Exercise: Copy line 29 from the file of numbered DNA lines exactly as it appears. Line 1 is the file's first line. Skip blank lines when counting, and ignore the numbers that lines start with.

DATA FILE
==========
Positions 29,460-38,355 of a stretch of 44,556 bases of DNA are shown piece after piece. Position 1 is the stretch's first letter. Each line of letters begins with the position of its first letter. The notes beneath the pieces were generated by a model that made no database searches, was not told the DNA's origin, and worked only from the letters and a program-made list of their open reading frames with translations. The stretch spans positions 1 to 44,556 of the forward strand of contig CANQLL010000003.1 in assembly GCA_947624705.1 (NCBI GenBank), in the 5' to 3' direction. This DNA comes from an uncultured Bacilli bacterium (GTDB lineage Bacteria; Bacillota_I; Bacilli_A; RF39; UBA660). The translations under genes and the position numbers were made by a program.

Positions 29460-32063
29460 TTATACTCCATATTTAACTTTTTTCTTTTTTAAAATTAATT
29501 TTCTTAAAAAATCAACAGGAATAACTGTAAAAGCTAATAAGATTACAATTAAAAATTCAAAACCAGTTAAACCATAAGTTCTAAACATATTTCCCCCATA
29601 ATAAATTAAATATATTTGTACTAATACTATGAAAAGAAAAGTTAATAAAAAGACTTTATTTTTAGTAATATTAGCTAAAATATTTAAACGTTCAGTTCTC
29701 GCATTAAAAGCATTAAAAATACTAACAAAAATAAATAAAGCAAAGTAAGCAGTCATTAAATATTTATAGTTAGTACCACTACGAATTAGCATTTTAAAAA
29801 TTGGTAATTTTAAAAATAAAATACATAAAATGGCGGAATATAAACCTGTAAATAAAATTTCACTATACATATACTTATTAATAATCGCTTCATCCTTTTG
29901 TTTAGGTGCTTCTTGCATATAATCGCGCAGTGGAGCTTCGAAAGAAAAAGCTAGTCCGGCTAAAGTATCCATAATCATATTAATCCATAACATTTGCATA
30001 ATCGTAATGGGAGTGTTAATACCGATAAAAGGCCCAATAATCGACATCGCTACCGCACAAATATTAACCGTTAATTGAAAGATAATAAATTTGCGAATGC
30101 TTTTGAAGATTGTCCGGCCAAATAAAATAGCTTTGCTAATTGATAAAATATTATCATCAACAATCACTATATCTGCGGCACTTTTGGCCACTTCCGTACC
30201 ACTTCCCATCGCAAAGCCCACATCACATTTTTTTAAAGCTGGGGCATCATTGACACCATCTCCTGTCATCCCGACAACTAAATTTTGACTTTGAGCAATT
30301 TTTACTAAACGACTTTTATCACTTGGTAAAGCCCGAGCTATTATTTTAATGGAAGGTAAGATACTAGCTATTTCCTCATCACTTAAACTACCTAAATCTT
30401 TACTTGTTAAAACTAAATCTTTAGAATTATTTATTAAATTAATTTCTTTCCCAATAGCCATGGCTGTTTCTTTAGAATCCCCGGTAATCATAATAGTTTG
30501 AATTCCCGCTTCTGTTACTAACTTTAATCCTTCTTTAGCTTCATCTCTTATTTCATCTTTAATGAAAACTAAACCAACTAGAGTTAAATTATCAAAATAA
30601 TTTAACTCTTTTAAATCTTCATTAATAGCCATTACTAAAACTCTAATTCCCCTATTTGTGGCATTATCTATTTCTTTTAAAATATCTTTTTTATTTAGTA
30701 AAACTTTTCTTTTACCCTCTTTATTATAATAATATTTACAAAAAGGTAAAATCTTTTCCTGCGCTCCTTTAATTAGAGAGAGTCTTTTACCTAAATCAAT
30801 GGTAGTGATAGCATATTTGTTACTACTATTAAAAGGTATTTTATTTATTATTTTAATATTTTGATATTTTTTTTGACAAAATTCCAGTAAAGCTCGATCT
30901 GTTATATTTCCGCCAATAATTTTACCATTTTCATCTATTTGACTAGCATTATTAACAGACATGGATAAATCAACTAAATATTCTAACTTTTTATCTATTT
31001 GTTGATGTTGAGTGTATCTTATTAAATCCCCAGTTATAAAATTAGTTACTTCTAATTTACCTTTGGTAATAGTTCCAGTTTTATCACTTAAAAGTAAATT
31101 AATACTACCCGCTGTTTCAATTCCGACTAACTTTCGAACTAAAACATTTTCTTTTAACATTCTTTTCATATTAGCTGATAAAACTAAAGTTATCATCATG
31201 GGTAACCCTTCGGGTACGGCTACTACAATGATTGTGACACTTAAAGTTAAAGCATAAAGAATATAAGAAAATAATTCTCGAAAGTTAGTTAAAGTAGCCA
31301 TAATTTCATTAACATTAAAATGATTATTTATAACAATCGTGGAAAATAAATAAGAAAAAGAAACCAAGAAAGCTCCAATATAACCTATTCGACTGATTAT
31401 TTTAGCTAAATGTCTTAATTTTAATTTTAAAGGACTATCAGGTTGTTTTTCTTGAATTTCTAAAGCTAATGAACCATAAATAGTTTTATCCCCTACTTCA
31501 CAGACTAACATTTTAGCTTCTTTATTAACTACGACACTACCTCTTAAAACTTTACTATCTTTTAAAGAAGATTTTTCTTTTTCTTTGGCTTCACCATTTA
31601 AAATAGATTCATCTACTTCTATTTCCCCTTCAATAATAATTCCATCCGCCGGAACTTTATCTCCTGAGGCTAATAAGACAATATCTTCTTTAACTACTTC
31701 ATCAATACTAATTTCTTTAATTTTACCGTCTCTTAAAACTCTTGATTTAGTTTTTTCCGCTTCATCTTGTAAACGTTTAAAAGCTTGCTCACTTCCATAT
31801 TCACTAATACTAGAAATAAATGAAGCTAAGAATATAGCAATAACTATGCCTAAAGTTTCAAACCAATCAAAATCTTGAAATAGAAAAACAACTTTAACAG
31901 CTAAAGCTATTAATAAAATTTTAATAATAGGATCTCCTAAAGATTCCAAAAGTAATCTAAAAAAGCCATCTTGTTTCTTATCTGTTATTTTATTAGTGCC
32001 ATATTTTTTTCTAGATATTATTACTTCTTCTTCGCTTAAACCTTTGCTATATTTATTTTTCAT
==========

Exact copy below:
32001 ATATTTTTTTCTAGATATTATTACTTCTTCTTCGCTTAAACCTTTGCTATATTTATTTTTCAT